Angry, bitter, old people. Once it was my parents I occasionally thought of this way; but as I look around I am startled to see that now it is instead my peers, the fifty-something cohort that I experienced a childhood in the seventies with and slam danced through the eighties beside. Gone are the mohawks, safety pin piercings and leather jackets, but still there is the simmering anger of the suburban punk who had nothing more to protest than our parents imposing curfews and maybe expecting us to show up for supper once in a while.
And it seems a lot of our anger is directed at the generation us Gen-X types call the Millennials; and sometimes these offspring are in fact our own children who we tear down as we object to, well, pretty much everything about them.
They are entitled, we think, lazy and far too reliant on technology. They are too sensitive, they don’t understand what it is to REALLY have to struggle and they spend way too much time on social media. They are narcissists who do nothing but take selfies and they have no work ethic. After all, we work with them and we resent their attitude in the workplace. They don’t seem to care about anything, and frankly we find them completely inexplicable.
My friends, it has happened. We have become our parents.
I know, we all swore we never would. We would remember those crazy days of our teens and twenties, right? Back when our elder generation thought we were the problem and said we had lost our way (as well as our minds, what with that whole Sex Pistols thing). We were never going to be so critical of youth, because we had been there, man. We understood.
And then we started to grow older. Some of our youthful flamboyance and optimism ran straight into reality as we realized our mohawks weren’t helping us to secure jobs. We started paying rent and mortgages and taxes and car payments.
Then the next generation came along. And you know what? They grew up differently than us. Of course they don’t remember some of the shit we remember, and why should they? I don’t recall a world before indoor plumbing, but that doesn’t mean I am entitled; it just means I never experienced it.
If we had all this tech when we were in our teens and twenties you can bet your ass we would have enjoyed the hell out of it. Honestly though I am glad there are no Instagram photos of some of my exploits with bands like The Dead Kennedys or those rather drunken episodes at seedy bars in late night Toronto.
And speaking of the workplace, how my older coworkers back then must have despised my cavalier attitude, coming in late and reeking ever-so-slightly of old booze. How carefree I must have seemed, free of any real commitments and only needing enough cash to cover the rent and my next bar tab.
Sure, some of us went to university – but then again there was all those beer-soaked keggers and parties which we barely recall. And when we got “real jobs” it took us some time to settle into the concept of working life, too.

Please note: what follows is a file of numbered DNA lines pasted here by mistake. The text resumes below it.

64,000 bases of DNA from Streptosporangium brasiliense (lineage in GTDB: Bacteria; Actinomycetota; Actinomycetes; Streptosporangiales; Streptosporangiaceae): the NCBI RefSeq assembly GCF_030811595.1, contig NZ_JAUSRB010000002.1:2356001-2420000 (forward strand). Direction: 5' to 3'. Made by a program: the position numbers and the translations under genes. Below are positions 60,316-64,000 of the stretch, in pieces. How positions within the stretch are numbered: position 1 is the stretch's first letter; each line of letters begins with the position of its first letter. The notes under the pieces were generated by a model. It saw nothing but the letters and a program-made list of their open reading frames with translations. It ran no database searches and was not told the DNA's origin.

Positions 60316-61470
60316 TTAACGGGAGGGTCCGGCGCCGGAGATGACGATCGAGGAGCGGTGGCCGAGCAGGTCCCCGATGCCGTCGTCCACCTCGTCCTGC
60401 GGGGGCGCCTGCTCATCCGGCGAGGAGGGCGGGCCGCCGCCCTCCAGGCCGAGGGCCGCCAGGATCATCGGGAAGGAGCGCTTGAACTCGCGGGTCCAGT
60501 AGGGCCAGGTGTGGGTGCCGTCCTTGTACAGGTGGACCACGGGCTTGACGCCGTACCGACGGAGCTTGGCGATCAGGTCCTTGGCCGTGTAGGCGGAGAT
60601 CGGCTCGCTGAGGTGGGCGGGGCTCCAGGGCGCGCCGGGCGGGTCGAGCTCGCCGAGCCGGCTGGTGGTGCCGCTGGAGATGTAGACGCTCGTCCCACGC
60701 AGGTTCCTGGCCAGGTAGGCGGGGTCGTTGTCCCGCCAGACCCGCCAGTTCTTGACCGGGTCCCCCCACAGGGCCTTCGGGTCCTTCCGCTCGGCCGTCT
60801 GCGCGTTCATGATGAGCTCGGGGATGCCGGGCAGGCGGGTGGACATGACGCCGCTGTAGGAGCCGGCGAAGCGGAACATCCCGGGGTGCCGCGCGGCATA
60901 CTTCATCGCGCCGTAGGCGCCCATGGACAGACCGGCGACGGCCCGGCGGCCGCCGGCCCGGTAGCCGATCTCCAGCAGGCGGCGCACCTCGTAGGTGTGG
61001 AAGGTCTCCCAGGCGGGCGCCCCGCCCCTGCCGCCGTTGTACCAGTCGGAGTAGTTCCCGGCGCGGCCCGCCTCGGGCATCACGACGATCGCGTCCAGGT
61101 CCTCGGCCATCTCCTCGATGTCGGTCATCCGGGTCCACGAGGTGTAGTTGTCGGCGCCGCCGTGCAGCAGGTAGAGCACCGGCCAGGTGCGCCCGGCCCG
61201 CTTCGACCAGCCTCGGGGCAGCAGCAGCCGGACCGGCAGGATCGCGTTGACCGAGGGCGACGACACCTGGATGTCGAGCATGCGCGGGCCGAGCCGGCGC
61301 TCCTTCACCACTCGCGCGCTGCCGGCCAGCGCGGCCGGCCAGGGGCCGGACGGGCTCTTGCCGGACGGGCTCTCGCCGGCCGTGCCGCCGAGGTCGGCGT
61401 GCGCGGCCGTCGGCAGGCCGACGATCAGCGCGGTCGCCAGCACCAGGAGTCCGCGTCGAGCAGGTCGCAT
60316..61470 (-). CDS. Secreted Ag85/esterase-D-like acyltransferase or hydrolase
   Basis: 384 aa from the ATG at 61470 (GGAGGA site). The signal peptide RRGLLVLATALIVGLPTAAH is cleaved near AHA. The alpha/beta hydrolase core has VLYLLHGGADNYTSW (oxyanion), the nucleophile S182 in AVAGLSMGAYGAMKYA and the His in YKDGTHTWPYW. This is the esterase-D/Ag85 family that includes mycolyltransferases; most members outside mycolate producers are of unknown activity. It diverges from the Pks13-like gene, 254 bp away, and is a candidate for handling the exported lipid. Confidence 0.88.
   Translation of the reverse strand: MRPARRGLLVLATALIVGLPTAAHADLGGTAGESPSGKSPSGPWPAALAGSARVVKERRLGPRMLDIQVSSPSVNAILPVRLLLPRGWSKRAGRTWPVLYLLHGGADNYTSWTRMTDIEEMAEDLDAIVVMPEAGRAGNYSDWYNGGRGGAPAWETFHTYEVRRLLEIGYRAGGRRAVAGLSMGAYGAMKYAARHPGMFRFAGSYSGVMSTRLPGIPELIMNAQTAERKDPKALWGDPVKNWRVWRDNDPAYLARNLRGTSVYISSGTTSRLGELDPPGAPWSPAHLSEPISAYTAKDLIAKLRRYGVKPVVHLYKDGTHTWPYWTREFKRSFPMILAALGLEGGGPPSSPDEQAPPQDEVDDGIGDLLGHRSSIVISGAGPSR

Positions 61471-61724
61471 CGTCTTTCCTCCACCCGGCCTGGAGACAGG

But here we are, a few decades later standing in judgement and finding the Millennials guilty of ALL THE SAME THINGS WE DID. And you know what? I bet our grandparents felt the same about the generation after them, the spoiled little jerks who lived a life far easier than their own.
Can we be honest for a moment? The real problem with Millennials is that we are seethingly jealous of them.
We want to be them, with their easy lives and carefree attitudes.
Dammit, we want to be young again.
And it is all so absurd, because the truth is the Millennials don’t have life any easier than we did; it’s just different. They face different challenges and opportunities than we did, and we might not understand theirs any more than an older generation understood ours.
At the age of 50, I find myself the parent of a Millennial. There are many things I find curious about her, like why watching Youtube videos of other people playing video games with a running commentary is so intriguing. And I know she is different from me, as she has grown up as a digital native with tech my parents could have never imagined at her fingertips her entire life.
But in so many ways she is EXACTLY the same as I was at her age, although she has an edge of cynicism I don’t quite recall. She is young and vibrant and opinionated and sassy. And just like I was, she is on occasion lazy, lacking in work ethic and without a care in the world.
Millennials are having kids now. I suspect they tell each other they won’t be as harsh on them as we were on them; they will remember being young and all the hardships they faced. They are likely deciding they will never be like Gen X.
And one day they will look at the kid next to them at work. and think “look at this entitled, spoiled lazy little bastard”.
And so it goes, as we grow up, grow old and become our parents.
But we do not have to become angry, bitter old people, my friends. We can choose instead to remember our own youth, whatever form it took. For me, I remember all the crazy, ridiculous stuff I did as a young adult, how I flew almost entirely by the seat of my pants, how I must have appeared to older adults who were likely appalled by everything about me, and how, in the end, I turned out pretty okay (I think) and managed to raise a Millennial kid who is brilliant and funny and sarcastic and flawed and frankly the best damn thing I have ever done in my entire life.
We can be adults and parents without becoming our parents; and we can remember what our own youth was like as we gaze on this next generation. They are, most simply, a new version of who we were decades ago; just with a few changes. And if we recognize that, maybe we can avoid becoming angry, bitter old people.
Okay, I will admit the “old” is unavoidable – but the rest of it? That is up to us.